PENTICTON, B.C.—British Columbia’s unusually quiet wildfire season ended abruptly as a fire flared in the southern Okanagan, forcing hundreds from their homes.
Smoke from the blaze, above Skaha Lake near Penticton, was first spotted Tuesday afternoon and by midnight about 10 square kilometres of bush had been charred.
The Regional District of Okanagan-Similkameen ordered the evacuation of 319 properties in the path of the fire.
Evacuation alerts were also issued for about 3,700 other homes near the fire, including on the southeast side of the city of Penticton.
The B.C. Wildfire Service says the blaze is burning in steep and rocky terrain and is uncontained. More firefighters and structure protection teams were being assigned to fight the blaze.
East of that fire, another 18-hectare wildfire is burning along Highway 33 between Beaverdell and Carmi and the Regional District of Kootenay Boundary has placed 44 properties on evacuation alert.
The wildfire service says that blaze was likely sparked by lightning and it has provided aerial and heavy equipment support to the local fire department.
A cause of the larger wildfire near Penticton has not yet been determined, the wildfire service said on its website.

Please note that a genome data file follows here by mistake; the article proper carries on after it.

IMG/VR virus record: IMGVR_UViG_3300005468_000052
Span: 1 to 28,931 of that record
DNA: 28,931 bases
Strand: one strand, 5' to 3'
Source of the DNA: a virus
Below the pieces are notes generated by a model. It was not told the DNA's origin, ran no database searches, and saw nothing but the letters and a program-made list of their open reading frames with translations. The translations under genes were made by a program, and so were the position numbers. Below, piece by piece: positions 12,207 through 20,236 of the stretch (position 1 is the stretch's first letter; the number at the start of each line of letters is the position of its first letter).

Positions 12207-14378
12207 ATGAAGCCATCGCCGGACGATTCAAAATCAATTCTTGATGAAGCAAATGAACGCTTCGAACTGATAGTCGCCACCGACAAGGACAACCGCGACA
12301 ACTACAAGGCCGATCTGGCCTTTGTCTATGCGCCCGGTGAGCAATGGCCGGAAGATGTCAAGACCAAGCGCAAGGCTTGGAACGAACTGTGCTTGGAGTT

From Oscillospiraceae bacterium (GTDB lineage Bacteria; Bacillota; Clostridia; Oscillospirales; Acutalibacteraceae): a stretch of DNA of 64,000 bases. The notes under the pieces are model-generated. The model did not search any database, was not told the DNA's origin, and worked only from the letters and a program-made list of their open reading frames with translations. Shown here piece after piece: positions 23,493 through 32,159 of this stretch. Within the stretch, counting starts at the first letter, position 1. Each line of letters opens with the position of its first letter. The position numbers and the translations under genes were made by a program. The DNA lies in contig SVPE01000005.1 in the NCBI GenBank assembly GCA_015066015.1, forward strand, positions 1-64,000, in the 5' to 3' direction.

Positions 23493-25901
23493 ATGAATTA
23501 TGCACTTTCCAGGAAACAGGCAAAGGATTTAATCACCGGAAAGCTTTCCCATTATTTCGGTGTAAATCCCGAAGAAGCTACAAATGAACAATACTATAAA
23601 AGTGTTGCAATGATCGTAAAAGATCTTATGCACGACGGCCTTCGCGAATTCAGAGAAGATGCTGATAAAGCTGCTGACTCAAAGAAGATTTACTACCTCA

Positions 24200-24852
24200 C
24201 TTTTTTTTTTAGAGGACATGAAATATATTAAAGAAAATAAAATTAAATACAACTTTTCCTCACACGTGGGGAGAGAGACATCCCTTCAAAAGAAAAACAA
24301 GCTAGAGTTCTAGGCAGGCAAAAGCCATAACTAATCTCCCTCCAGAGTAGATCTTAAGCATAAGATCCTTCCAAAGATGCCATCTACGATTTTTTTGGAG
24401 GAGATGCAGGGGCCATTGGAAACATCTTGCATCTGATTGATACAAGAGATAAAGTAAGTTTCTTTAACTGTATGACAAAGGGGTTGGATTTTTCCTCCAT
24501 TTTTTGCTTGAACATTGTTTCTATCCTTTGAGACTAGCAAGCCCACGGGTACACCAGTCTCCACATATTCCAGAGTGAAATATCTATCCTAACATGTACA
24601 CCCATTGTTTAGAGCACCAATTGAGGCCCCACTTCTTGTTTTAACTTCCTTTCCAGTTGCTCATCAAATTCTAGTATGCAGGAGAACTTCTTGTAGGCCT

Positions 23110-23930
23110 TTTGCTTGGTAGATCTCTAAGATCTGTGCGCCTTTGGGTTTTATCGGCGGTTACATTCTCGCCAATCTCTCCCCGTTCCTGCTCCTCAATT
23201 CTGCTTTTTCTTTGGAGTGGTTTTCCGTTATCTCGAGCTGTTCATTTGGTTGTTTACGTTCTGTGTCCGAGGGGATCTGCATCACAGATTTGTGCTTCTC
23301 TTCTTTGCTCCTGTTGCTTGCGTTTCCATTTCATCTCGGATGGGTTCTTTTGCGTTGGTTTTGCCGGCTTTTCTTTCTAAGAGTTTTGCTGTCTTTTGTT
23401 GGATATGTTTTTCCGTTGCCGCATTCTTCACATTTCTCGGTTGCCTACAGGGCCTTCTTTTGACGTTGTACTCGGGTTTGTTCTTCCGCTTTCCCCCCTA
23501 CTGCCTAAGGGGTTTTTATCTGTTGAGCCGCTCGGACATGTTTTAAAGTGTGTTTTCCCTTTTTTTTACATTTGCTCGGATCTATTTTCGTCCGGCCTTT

More than 100 fires flared in the province over the last few days in the wake of lightning storms and a heat wave that raised the wildfire danger rating to high or extreme across most of southern and central B.C.
Penticton-area evacuees are familiar with out-of-control fires.
A large blaze in 1994 force 3,500 residents to flee and destroyed 18 homes, but a major emergency during a pandemic is something new.
Ron Obirek, the regional district director who represents the area, is one of those under an evacuation order.
He is staying with friends across Skaha Lake and said he woke Wednesday thinking the whole thing was a bad dream, until he looked outside.
“And as I’m watching the flames, I’m watching the helicopter pilots and you can see them hit the flames with their bucket and douse it and it’s happening right in front of you,” he said in a telephone interview.
“You can see your neighbour’s homes are being saved by that response.”
Obirek said even though the fire “cascaded” down the hillside toward homes, he believed none had been lost, although he knew the flames had come close.
He said there is added stress to the evacuation over the need to maintain protocols to prevent the spread of the COVID-19.
The regional district had set up a reception centre in Penticton for evacuees but said on its website that evacuees and those on alert should register online.
It would be a “polite understatement” to say the pandemic complicates the situation, Obirek said.
Visitors hoping for a “staycation” to get away from COVID-19 woes in other parts of B.C. had flocked to the region, he said, making it even busier than a normal summer.
“COVID hits us twice,” said Obirek, noting evacuees have few choices for accommodation because so many visitors are in town.
The heat was expected to continue for another day in Penticton with Environment Canada predicting temperatures in the low 30s, while showers are forecasts by Friday.
The city set a temperature record on Tuesday, breaking a 57-year record with a high of 37.5 C.